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A Two-Stage Rail Grade DC/DC Converter Based on GaN Device

Converter topology
Fig. 1. 2-stage dc-dc converter.
   A continuously increasing demand for various well-performed power supplies is due to increased energy consumption. Recently, the emerging gallium nitride (GaN) power device shows its ability to keep the momentum of power density improvement. GaN devices have small driving loss, small turn-on loss, and almost no turn-off loss. Therefore, zero voltage switching (ZVS) is a necessity to fully realize these device benefits.
   In railway applications, isolated power supplies are required to transform the floating battery voltage to a constant output for different loads. In order to find a cost-effective solution, the modularized design method can be applied here. The whole power supply is built with several identical dc-dc brick modules, and each module should be able to communicate with a central controller. Thus, it requires a high-efficiency, high-power-density dc-dc module with digital controllers. However, the existing commercial modules use analog controllers and do not support external communication. Meanwhile, with Si MOSFET, they can only achieve relatively low peak efficiency and low power density.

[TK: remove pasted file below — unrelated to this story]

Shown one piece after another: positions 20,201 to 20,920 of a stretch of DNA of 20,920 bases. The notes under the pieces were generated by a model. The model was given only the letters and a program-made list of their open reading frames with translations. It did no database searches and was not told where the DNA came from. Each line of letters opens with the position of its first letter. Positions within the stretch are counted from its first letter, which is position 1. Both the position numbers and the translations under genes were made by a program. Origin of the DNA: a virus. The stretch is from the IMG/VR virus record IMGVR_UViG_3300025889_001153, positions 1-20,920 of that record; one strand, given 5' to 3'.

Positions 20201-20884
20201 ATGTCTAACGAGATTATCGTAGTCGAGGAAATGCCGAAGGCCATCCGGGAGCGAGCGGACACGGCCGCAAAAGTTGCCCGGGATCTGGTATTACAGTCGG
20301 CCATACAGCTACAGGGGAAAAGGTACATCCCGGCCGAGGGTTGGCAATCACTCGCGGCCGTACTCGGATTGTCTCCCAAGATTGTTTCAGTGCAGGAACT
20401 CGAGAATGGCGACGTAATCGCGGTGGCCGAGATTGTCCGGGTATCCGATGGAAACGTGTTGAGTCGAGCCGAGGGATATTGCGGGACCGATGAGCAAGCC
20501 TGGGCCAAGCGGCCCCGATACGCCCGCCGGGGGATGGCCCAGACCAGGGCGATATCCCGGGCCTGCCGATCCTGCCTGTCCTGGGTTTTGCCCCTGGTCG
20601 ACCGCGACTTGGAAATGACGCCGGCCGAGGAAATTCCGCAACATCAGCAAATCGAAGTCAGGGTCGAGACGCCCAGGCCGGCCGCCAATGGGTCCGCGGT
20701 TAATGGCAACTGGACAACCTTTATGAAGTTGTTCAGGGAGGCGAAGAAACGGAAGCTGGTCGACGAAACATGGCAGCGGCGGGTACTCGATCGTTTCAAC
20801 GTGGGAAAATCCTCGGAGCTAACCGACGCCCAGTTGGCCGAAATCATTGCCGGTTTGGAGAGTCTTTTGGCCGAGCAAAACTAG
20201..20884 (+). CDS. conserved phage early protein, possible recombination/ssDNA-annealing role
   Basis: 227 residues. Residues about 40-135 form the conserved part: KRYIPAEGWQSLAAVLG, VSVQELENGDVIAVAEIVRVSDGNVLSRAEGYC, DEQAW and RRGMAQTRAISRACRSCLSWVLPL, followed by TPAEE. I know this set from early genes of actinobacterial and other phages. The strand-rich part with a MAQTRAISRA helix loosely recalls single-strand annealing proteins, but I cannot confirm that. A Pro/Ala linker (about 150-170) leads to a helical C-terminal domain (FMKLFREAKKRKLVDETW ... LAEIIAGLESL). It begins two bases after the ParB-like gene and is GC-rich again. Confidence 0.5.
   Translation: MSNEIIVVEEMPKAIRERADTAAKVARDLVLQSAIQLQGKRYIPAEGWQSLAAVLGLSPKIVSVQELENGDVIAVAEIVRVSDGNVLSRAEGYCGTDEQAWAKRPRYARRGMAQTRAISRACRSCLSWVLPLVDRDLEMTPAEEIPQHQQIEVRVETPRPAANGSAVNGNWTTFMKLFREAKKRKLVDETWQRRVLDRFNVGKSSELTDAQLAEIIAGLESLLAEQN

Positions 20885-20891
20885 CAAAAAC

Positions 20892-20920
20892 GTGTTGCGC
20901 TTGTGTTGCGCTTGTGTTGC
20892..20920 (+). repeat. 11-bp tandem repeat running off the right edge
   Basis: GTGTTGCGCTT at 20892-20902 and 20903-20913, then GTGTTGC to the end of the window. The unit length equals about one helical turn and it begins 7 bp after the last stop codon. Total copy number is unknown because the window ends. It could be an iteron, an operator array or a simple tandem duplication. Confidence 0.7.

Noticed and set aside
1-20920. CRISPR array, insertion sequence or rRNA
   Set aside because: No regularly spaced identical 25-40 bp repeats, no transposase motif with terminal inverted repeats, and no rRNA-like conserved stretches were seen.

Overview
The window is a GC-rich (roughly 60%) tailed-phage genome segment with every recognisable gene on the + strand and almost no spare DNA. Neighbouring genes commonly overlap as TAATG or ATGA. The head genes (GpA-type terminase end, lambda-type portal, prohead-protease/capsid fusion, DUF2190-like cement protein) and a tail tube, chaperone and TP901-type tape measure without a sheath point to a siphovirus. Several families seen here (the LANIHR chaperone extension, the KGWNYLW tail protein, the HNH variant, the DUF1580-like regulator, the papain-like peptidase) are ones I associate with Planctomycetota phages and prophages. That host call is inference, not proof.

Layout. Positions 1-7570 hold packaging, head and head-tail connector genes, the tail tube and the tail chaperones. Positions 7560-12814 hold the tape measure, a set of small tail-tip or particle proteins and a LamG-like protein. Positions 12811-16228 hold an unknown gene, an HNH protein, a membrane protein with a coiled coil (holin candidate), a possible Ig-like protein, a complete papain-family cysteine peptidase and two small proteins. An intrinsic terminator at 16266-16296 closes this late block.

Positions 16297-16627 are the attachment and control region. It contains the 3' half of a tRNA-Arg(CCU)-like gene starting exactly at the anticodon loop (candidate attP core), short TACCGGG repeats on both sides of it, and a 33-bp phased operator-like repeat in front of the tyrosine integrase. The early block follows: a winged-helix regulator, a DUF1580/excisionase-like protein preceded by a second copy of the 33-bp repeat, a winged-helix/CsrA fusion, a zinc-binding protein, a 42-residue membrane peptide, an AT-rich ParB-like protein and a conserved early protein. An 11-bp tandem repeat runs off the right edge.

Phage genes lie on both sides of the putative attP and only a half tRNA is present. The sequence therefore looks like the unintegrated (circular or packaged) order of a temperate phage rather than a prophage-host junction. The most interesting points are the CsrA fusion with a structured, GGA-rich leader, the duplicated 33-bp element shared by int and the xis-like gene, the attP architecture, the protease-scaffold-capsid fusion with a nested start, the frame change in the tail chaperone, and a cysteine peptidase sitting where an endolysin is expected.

The proposed module in this paper, as shown in Fig. 1, uses a two-phase critical mode (CRM) buck converter to offer a regulated 48-V bus voltage, and then an unregulated LLC converter (DCX) serves for 48 V/24 V conversion. This paper focuses on the design and control of the proposed converter. Considering the maximum input voltage and output voltage, the GaN devices are compared and selected for the buck converter and the LLC DCX, respectively. The CRM operation under a negative coupled inductor is discussed. The ZVS range is discussed and ZVS extension is developed to cover the wide input range. Finally, all the mentioned control functions are implemented through a small and low-cost 60 MHz MCU.
   Fig. 2 shows the prototype system, which includes the main circuits, the planar magnetics, the MCU, and the auxiliary power supply. The standalone prototype converter has a measured peak efficiency of 95.1% with a power density of 130 W/in3.
Prototype hardware
Fig. 2. Prototype system.
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